MIT Chaplain: Emerging Tech Leaders Care About Ethics - InformationWeek
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MIT Chaplain: Emerging Tech Leaders Care About Ethics

The Computer Age fueled the ever-accelerating pace of innovation, but as the Digital Age matures, there are plenty of discussions about tech ethics, especially in light of AI. Emerging tech leaders are more likely to include ethics as an integral part of innovation, according to MIT's first humanist chaplain, Greg Epstein. Here's why.

The tech industry's approach to innovation will likely undergo a major shift as new generations of tech leaders come to power. Historically, innovation has been economically motivated for the benefit of individuals and shareholders, which will continue to be true, although the nature of innovation will likely evolve to consider its impacts on the world in greater depth than has been true historically.

"As an innovator, you may be able to make some term gain without having to worry or be concerned about ethics whatsoever," said Greg Epstein, the newly-appointed first humanist chaplain at the Massachusetts Institute of Technology (MIT) and executive director of The Humanist Hub. "You may be able to achieve some things that we define as success in this world without caring about or even paying any attention to ethics, but in the long term, [that approach] will likely have some directly damaging consequences in your life. What I'm seeing students prepare for today is not just conventional success but to have an inner life that is meaningful."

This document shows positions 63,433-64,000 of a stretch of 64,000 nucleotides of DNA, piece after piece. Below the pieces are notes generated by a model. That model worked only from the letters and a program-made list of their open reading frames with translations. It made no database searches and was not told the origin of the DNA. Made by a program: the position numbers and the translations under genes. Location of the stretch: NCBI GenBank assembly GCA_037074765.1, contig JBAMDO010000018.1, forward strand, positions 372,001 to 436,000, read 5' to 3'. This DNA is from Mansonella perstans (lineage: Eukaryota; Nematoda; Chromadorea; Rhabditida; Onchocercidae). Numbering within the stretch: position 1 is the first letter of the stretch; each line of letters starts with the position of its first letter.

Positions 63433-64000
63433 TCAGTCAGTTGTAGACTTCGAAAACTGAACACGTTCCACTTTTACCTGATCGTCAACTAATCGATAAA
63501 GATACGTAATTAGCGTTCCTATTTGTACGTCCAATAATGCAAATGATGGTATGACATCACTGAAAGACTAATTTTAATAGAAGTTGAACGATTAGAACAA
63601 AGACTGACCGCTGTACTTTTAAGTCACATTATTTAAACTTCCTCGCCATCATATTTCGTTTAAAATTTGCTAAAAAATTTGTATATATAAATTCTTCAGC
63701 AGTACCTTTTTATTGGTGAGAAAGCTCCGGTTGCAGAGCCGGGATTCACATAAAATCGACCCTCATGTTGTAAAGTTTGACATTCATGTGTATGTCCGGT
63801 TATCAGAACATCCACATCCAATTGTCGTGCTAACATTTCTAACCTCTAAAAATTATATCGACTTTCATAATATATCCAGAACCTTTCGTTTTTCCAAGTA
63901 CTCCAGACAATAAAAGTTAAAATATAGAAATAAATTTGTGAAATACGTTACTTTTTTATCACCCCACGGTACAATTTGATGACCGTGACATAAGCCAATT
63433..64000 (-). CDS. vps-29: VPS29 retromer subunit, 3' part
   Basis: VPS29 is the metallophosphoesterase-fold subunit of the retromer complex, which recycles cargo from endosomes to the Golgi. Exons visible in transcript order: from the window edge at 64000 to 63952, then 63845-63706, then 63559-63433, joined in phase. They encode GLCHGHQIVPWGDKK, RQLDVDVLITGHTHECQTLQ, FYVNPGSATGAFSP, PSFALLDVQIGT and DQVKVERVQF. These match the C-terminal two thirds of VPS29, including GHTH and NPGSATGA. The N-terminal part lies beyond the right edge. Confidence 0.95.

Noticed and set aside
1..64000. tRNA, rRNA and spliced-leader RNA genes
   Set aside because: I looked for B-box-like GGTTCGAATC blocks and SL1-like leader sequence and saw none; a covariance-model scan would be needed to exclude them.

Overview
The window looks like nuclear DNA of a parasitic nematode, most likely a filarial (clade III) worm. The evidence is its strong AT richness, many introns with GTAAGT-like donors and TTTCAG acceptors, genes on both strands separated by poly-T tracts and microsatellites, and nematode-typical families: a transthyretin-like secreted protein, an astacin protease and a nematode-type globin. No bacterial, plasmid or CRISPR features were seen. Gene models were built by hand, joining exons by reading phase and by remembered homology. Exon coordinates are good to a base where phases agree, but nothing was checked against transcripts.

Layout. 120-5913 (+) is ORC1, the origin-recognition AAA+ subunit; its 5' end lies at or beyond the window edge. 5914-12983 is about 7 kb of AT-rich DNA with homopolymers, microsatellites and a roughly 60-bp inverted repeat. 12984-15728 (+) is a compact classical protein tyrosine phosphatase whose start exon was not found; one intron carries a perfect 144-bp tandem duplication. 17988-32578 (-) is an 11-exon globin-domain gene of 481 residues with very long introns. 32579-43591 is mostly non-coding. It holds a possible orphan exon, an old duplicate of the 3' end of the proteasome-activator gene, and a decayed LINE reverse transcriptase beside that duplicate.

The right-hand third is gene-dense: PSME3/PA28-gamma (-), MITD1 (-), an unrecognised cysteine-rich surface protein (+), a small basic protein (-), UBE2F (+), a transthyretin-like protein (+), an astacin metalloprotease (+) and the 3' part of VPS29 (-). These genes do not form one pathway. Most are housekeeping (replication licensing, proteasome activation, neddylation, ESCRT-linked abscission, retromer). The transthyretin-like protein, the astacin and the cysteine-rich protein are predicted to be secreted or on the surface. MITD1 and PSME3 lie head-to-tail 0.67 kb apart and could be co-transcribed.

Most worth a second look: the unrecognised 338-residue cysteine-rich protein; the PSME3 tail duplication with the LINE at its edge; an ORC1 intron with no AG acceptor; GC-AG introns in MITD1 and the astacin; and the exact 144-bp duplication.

Values change from generation to generation, so it should be no surprise that what fueled the tech industry's direction to date may change in the future. While it's true that some of today's tech leaders demonstrate a capacity for doing something good for society, the general trajectory is to innovate, grow, exit, maybe repeat the last three steps a few times and then focus on something like underprivileged individuals.

Doing something "good" later in life is consistent with mid-life realizations of mortality when one questions the legacy one is leaving behind. According to Epstein, the Millennials and Generation Z are more likely to ponder the societal value of their contributions earlier in their career than Baby Boomers or Generation X.

Tech Innovation for Good Versus Tech Innovation Is Good

Arguably, technology innovation has always focused on the positive, if "the positive" is defined as achieving the art of the possible. For example, cars are safer and more reliable than they once were, as the result of technology innovation.

However, the more technologically dependent people and things become, the more vulnerable they are to attacks. In other words, the negative potential consequences of new technology tend to be an afterthought, with the exception of products and services that are designed to protect people from negative consequences, such as cybersecurity products.

In previous generations, technology impacted society more slowly than it does today, so the mainstream positive and negative effects tended to take longer to realize. For example, adoption of the first mobile phones was relatively slow because they were large and heavy, and cellular service was spotty at best. Now, entire industries are being disrupted seemingly overnight by companies such as Uber and Airbnb.

Generational Differences Matter